Barrett Brown, an activist journalist once known as the unofficial spokesman for Anonymous, was sentenced Thursday in Dallas federal court to five years in prison for his involvement with the hacker collective. Brown pleaded guilty to three charges: transmitting threats, accessory to hacking charges, and interfering with the execution of a search warrant. Judge Samuel A. Lindsay also ordered Brown to pay $890,000 in restitution.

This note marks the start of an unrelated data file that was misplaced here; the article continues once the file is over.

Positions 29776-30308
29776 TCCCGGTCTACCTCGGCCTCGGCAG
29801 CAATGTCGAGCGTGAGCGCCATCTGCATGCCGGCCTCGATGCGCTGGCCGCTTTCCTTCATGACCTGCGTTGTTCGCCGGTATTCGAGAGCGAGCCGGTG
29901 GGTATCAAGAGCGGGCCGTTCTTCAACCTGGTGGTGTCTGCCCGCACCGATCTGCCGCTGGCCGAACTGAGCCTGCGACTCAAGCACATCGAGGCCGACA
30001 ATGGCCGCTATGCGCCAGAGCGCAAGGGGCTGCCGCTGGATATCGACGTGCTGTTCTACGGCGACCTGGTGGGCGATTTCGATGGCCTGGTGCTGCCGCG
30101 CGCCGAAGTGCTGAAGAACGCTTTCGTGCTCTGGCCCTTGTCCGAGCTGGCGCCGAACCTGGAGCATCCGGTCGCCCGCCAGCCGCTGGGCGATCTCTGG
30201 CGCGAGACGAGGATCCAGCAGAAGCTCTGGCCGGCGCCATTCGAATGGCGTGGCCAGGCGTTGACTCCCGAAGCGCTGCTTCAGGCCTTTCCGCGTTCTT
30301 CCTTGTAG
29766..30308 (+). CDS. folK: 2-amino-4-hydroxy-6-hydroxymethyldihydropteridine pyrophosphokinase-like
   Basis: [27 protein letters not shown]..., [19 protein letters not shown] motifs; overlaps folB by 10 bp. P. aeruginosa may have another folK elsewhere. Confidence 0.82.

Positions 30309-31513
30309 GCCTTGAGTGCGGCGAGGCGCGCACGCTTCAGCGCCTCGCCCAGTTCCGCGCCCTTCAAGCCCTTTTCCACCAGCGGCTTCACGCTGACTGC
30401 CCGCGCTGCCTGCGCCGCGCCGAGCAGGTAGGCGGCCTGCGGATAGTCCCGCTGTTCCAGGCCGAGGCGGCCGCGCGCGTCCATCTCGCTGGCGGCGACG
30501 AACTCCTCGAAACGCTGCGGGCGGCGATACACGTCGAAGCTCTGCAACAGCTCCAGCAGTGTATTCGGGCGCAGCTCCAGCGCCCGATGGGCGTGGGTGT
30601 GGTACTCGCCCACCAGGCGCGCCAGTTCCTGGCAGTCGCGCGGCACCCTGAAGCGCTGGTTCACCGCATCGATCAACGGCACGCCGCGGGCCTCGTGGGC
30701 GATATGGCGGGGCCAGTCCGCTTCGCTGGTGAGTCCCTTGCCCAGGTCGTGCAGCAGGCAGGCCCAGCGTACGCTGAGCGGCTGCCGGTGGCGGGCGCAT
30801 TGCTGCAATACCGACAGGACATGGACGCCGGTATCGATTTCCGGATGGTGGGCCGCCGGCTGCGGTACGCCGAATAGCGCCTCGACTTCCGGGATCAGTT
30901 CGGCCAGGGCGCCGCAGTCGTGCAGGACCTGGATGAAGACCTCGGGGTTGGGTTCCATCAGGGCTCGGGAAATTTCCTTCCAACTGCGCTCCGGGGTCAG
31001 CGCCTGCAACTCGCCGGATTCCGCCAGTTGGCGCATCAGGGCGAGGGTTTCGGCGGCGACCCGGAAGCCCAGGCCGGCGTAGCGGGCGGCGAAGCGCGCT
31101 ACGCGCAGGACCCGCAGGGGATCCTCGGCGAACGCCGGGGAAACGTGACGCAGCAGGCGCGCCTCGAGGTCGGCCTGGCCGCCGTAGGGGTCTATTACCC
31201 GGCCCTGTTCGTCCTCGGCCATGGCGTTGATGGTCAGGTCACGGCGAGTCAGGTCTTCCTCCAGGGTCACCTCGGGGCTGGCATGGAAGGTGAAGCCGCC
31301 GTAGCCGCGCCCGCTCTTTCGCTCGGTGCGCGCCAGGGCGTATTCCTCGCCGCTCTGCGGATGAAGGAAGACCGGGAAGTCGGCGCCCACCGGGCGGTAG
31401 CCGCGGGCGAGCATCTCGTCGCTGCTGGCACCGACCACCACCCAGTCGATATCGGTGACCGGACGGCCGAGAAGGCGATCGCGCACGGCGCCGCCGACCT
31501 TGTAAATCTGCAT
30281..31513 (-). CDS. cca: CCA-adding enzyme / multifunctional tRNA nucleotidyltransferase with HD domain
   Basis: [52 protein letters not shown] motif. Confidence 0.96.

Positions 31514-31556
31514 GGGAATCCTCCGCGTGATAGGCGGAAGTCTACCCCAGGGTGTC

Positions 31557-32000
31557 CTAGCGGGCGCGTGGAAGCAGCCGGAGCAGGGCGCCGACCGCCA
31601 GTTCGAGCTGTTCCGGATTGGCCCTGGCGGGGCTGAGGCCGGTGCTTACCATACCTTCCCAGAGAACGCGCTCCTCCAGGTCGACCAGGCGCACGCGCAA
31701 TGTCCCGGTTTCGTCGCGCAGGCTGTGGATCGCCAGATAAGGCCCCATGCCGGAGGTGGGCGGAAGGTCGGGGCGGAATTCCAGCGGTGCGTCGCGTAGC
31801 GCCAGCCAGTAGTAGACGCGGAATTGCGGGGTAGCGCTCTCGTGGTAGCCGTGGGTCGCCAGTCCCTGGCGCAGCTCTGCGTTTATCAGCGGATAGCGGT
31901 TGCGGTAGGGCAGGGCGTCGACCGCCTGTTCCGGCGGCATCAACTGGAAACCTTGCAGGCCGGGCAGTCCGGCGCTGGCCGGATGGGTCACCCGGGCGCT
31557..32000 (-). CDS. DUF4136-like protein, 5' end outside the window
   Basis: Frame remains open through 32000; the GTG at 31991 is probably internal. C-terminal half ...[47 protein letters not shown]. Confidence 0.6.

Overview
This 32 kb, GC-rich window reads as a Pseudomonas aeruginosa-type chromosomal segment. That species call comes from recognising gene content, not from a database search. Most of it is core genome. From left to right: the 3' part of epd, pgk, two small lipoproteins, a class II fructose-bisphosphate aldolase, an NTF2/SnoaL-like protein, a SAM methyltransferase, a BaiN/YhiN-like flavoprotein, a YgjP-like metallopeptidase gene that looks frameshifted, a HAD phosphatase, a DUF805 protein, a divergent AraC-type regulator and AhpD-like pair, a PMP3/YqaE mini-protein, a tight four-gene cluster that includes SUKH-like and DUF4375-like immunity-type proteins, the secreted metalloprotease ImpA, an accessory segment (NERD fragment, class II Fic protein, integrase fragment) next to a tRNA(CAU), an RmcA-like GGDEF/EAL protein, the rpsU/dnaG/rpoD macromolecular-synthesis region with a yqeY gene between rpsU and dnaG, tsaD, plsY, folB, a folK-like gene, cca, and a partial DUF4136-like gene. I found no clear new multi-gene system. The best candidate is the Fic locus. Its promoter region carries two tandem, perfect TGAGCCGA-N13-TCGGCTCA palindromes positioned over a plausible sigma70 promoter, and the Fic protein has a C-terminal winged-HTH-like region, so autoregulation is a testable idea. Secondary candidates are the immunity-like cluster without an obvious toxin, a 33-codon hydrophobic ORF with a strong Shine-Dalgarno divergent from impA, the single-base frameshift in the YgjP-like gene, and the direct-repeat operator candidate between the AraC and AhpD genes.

Brown gained notoriety as the self-appointed mouthpiece for Anonymous and his extensive writings about the shadowy network of hacktivists known for using computer attacks in support of causes it deems worthy. He has written for The Guardian, Vanity Fair, Huffington Post, and Vice among others. He became a cause célèbre for many journalists and digital rights activists who argued that Brown was being punished for doing his job as a reporter covering the hacker community. An attorney with the Electronic Freedom Foundation said the government’s prosecution of Brown “undermined and threatened news organizations.”